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Greens function

  1. Feb 19, 2005 #1

    StatusX

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    I'm wondering if the general method I'm using for getting greens function solutions is wrong, because it's not giving me the right answer.

    Here's what I do. Starting with a differential equation:

    [tex] a(x) \frac{d^2 y(x)}{dx^2} + b(x) \frac{dy(x)}{dx} +c(x) y(x) = d(x) [/tex]

    the green's function solution must satisfy:

    [tex] a(x) \frac{d^2 g(x|\xi)}{dx^2} + b(x) \frac{dg(x|\xi)}{dx} +c(x) g(x|\xi) = \delta(x - \xi) [/tex]

    Now say we're working in the range [itex]0<x<a[/itex], and the boundary conditions specify either the function or it's first derivative is 0 at each of the endpoints. This means the green's function will satisfy the homogenous DE in the regions [itex]0<x<\xi[/itex] and [itex]\xi<x<a[/itex]. If the homogenous solutions are y1(x) and y2(x), then it will have the form:

    [tex] g(x|\xi) = \left\{\begin{array}{cc} A_1 y_1(x) + A_2 y_2(x)&0<x<\xi\\B_1 y_1(x) + B_2 y_2(x)&\xi<x<a\end{array} [/tex]

    To determine these four coefficients, we get two equations from the boundary conditions, another from requiring it to be continuous, and another from the following equation:

    [tex] \lim_{\epsilon \rightarrow 0 } \int_{\xi-\epsilon}^{\xi+\epsilon} \left[a(x) \frac{d^2 g(x|\xi)}{dx^2} + b(x) \frac{dg(x|\xi)}{dx} +c(x) g(x|\xi) \right] dx= \lim_{\epsilon \rightarrow 0 } \int_{\xi-\epsilon}^{\xi+\epsilon} \delta(x - \xi) dx = 1[/tex]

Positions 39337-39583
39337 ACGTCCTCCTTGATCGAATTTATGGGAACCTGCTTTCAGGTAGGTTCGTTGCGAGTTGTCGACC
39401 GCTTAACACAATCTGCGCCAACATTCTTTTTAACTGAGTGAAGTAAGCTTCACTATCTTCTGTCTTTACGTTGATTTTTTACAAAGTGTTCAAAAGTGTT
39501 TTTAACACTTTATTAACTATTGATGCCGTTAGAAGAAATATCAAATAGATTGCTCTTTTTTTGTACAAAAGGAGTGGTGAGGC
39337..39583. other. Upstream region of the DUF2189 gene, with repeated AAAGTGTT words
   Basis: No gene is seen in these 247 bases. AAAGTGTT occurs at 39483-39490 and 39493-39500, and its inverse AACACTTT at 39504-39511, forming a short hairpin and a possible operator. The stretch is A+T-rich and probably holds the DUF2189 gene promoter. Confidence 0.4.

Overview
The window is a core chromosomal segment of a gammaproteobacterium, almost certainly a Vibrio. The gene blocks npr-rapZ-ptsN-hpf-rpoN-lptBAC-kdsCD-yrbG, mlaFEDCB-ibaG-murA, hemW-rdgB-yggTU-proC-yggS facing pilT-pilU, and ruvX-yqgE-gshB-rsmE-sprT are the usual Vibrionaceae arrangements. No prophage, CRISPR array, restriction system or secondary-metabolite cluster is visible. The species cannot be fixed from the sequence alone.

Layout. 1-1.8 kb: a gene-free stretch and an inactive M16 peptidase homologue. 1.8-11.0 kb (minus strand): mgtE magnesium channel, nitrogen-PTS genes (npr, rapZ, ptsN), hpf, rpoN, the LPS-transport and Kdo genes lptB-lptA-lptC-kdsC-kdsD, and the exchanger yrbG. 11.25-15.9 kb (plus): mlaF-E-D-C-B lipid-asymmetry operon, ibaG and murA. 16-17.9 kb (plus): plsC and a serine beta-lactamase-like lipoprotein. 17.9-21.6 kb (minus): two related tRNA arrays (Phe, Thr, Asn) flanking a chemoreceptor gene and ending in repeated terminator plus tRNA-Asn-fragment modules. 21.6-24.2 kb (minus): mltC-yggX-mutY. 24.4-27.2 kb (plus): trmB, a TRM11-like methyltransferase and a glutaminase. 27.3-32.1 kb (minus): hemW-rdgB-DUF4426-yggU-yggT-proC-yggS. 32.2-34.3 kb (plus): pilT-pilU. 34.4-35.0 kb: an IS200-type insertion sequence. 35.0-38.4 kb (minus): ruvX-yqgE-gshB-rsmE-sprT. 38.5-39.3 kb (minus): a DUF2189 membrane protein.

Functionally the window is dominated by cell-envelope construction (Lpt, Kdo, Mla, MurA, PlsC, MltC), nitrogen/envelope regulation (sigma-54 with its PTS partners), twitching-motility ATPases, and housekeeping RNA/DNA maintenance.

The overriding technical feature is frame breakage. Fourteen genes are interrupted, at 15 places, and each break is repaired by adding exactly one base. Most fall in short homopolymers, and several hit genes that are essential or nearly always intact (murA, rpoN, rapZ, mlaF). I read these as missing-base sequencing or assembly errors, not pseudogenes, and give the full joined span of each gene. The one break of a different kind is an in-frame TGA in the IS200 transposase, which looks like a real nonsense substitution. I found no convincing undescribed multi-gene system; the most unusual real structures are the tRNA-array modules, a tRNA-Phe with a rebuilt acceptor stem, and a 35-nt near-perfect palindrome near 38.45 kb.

Here's where I'm a little unsure. Do we always get to assume it will be continuous? And when it is continuous, does the above limit always reduce to:

    [tex] a(\xi) \left(\frac{d g(x|\xi)}{dx}|_{\xi+} - \frac{d g(x|\xi)}{dx}|_{\xi-} \right) = 1 [/tex]

    assuming a(x), b(x), and c(x) are continuous? If this is all right, I have some more questions because some of the solutions I'm getting using it aren't working.
     
  2. jcsd
  3. Feb 19, 2005 #2

    StatusX

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    One reason I'm confused is because that limit equation doesn't ensure that the left hand side of the DE actually is the delta function, it's just any function whose integral is 1 if you include [itex]\xi[/itex] in the bounds and 0 if you don't. For example, it might be something like:

    [tex] -\frac{x^2}{2 \xi} \delta'(x - \xi) [/tex]

    since that would also satisfy those conditions.

    Edit: actually I think I get this now. Since the only discontinuity on the left hand side comes from a kink in [itex]g(x|\xi)[/itex], which means we're effectively putting a ramp function in [itex]g(x|\xi)[/itex], then taking two derivatives can only give the delta function, no other possible functions that could integrate to 1 over a point and be 0 everywhere else. Is this the right reason?
     
    Last edited: Feb 19, 2005
  4. Feb 21, 2005 #3

    reilly

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    You are basically correct. Yes, the Green's function (think potential, or waves...) is continuous at the source, while the gradient is not continuous -- think of E from a charged plate.

    With four parameters, the discontinuity in dG/dx and the continuity condition for G give two equations.Boundary and asymptotic conditions will give two more. E&M texts, potential theory texts, and boundary value problem texts all typically give considerable attention to Green's functions.
    Regards,
    Reilly Atkinson
     
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